Thoughts from a reflective educator.
Recently I noticed that Google forms has an option to add multiple pages to a form, and to go to pages based on the responses to multiple choice questions added to each page. It occurred to me that an immediate use of this would be to construct a "choose your own adventure" story which I always loved reading when I was a student.
The basic idea is, the students construct a story where the next page in the story depends on a decision made by the person reading the story. Generally in one of these books the reader flips to a different page depending on their decision and so create their own version of the story. With a sufficiently advanced plot, and a long enough book, there can be a very large number of ways a story can unfold.
To recreate this in Google docs, you have to first create a standard Google form. Navigate to http://docs.google.com and sign in, then click on "Create New" and select "Form". The title of the form will become the title of their book, and the first large textbook becomes the text of the first page on their book. Students may find creating a storyboard of their overall story first (including the various links between the pages) will make constructing the overall form easier. Once they have an idea of how their story will unfold, and what the connections between the pages will be, students should start working on the form.
While constructing your form, you are going to alternate between adding page breaks and adding multiple choice questions. Adding a page break separates the form into multiple pages, and allows you to add a new title for the page and new text for each page. Each page will also need a multiple choice question, unless the student only wants the reader to move onto the next page.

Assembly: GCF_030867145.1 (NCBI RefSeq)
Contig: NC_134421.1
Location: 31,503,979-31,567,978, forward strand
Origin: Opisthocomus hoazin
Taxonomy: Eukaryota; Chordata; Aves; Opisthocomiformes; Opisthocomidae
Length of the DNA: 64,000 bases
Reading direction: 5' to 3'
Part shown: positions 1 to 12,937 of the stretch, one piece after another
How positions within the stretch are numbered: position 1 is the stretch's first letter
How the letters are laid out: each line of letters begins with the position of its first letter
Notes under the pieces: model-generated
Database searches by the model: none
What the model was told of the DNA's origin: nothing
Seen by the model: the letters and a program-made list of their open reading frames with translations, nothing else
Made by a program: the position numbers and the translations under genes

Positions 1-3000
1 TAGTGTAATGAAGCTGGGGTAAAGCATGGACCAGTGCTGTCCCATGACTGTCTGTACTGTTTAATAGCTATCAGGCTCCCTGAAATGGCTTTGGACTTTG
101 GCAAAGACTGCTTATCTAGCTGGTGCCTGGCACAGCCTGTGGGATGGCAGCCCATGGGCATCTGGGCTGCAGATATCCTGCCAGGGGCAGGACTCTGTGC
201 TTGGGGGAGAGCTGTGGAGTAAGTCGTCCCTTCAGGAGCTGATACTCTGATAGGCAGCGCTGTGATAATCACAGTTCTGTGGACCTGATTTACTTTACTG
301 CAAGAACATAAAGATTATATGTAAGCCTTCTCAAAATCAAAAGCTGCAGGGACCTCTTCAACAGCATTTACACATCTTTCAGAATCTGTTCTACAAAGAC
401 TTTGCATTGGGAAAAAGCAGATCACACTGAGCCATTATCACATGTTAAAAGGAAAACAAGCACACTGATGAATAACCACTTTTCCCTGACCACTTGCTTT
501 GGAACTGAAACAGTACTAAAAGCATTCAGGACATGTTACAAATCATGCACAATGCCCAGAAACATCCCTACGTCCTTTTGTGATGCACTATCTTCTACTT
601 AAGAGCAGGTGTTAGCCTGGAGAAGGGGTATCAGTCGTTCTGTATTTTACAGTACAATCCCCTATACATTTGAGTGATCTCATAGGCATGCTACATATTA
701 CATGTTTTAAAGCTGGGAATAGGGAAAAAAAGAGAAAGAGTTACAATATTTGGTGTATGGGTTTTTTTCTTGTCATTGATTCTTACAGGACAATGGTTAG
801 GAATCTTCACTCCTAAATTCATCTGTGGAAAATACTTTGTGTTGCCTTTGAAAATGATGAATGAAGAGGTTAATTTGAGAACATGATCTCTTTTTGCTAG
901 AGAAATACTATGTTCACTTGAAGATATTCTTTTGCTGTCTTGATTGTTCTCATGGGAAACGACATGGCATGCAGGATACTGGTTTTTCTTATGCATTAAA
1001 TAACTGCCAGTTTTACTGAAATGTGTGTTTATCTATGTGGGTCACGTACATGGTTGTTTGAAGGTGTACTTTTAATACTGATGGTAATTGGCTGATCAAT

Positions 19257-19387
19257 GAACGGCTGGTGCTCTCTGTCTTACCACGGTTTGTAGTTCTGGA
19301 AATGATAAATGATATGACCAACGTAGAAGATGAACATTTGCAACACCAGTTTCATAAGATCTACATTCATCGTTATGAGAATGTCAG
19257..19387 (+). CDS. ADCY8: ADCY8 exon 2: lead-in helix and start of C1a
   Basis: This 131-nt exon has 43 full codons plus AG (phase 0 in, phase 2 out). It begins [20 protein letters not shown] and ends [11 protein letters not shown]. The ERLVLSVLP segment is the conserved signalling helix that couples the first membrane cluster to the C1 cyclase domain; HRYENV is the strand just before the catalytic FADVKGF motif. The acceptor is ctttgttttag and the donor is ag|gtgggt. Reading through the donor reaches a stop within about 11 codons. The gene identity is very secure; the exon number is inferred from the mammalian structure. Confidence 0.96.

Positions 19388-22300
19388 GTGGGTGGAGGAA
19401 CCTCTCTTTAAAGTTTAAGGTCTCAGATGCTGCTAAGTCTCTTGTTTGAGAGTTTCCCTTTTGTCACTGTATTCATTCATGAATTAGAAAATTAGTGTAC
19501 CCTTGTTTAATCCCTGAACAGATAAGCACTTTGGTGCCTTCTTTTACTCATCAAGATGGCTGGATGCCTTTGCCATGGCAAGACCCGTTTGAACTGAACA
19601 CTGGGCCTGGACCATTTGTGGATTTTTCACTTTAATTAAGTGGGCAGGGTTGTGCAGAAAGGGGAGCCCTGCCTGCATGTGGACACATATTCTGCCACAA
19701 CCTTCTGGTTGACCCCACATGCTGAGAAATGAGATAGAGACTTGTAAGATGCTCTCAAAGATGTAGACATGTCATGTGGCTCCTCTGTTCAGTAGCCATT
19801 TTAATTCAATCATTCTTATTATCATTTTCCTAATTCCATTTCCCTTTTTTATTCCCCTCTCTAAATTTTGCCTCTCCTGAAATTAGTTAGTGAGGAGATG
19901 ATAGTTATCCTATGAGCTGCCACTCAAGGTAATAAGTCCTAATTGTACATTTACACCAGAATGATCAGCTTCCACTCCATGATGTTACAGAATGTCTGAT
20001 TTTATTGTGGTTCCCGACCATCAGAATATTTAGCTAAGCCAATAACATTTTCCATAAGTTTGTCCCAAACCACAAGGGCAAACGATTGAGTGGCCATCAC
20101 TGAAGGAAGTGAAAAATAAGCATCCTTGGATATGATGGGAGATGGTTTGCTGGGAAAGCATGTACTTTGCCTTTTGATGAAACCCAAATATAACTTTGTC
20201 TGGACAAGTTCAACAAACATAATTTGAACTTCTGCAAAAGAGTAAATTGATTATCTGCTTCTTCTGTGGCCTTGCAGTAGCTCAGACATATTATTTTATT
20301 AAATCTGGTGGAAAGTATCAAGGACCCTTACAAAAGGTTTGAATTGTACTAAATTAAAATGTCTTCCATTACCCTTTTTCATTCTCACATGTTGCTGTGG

The crux of what makes this work is the ability to add pages, and the ability of a multiple choice question to "Go to page based on answer." In order for this to work, you have to check off this box for each multiple choice question, and link each option of the multiple choice question to the appropriate page (which appears as a drop down next to the option, if you check the box). Students may find that they need to go back and edit the multiple choice questions, as they may add pages after they have already created the questions, or at least I noticed myself doing this.
The very last page of the form will have a submit button. If after each student has created their form, they share it with their classmates, if their classmates click the submit button, the students will be able to see the final path through their book each of their colleagues used. They can then have fun discussing their stories with each other, and exploring ways to make their stories better. Students can also play with the theme of their forms and choose a theme which matches their story.
For a very simple example of what this looks like when it is completed, check this very short and simple story out:
David is a mathematics teacher and a learning specialist for technology at Stratford Hall in Vancouver, BC. He has been teaching since 2002, and has worked in Brooklyn, London, and Bangkok before moving back to Canada. He has his Masters degree in Educational Technology from UBC, and is the co-author of a mathematics textbook. He has been published in ISTE's Leading and Learning, Educational Technology Solutions, The Software Developers Journal, The Bangkok Post and Edutopia. He blogs with the Cooperative Catalyst, and is the Assessment group facilitator for Edutopia. He has also helped organize the first Edcamp in Canada, and TEDxKIDS@BC.